Here we are looking at a facsimile of an old newspaper – you remember newspapers, right? Ironically, it was called the New York Mirror. And while this and so many other newspapers have bit the dust, one operation that is still in business is The Associated Press. If you are looking for large content repositories, you probably can't get much larger than the article archive of the Associated Press. Today they announced they have launched a content analysis tool that is used to search the millions of articles in their archives to create custom archive products for their customers. The project makes use of a solution from MarkLogic, a major Big Data enabler that is used by many different kinds of publishers for this type of purpose, such as Lexis/Nexis. The AP didn't start out by using the MarkLogic solution, but tried to implement a more traditional relational database structure only to run into problems. Their archives are in XML, which was difficult to design the right kind of data structures. Plus, they didn't have a consistent metadata collection across the archives. The MarkLogic implementation took 16 weeks from start to finish and was the first time that the AP had made use of their services. It enables them to run complex, Boolean searches across millions of articles in our content archive and get back precise returns in seconds or minutes instead of days or weeks. This much quicker response time is already transforming their B2B product offerings and helps them to manage searching for unstructured content in near real-time. Users can query for particular keywords, and the AP can use the search query traffic to see trending topics and deliver article collections to particular B2B customers. For example, they could create references on a particular subject or moment in time.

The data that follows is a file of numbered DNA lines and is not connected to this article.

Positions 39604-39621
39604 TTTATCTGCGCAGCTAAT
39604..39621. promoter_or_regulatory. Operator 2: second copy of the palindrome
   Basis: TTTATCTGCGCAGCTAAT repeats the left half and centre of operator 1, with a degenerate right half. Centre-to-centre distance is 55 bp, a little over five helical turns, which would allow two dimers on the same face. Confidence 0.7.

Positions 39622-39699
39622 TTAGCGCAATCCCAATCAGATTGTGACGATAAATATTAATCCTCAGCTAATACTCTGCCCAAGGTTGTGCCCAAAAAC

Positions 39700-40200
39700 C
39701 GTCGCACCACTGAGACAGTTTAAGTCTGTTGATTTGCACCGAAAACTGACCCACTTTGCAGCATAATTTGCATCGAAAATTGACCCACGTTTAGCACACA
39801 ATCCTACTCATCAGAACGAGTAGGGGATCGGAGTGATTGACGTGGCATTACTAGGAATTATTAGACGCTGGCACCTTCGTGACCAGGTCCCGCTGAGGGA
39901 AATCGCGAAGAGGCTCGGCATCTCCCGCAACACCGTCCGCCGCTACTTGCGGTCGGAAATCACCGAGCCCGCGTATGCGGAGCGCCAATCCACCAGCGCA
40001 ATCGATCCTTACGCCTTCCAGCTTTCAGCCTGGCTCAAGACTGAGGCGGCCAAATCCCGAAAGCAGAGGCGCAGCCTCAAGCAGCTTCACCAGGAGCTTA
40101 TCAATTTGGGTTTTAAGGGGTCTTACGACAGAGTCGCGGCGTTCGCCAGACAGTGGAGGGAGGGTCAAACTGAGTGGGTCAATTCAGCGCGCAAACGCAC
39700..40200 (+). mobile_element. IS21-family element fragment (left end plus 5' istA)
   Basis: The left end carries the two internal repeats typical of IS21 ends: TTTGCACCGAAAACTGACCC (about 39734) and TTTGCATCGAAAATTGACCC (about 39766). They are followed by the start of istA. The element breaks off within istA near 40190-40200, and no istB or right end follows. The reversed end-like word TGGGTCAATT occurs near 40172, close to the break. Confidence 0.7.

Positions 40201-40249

The AP isn't the only journalistic Big Data effort going on. Here we are looking at the site for a company is called ScraperWiki.com and was started by Julian Todd and Aidan McGuire, two U.K.-based analysts who have been long involved in opening up government data to the public.
This is showing data that was mined from the UN peacekeeping troop levels, as one example of what you can do with the scraperwiki site. They have lots of public data sets that are available for anyone to analyze and try to help journalists publish the information.
Moving closer to home we are looking at a St Louis based company called Appistry that is being used by a lot of different people for Big Data applications, including FedEx's logistics apps, Sprint's fraud detection services, and at defense contractor Northrop Grumman. San Francisco-based Presidio Health used a variety of products to boost its cloud performance. "Presidio had to handle a 16 times increase in data volume in a year and replace some aging hardware," says its CTO Thomas Gregory. It was able to increase its computing power by 70% without increasing the costs of its IT equipment. "We didn't want a lot of capital expense, and we wanted an environment that was safe and could spread our risk around." Presidio uses a combination of Eclipse and Spring-based open source software and Appistry for handling its cloud services management. "Appistry has integration with Spring, it was easy to use and saved us months of effort to move our software into this environment," he said. "Plus we don't have to expose any of our services externally.”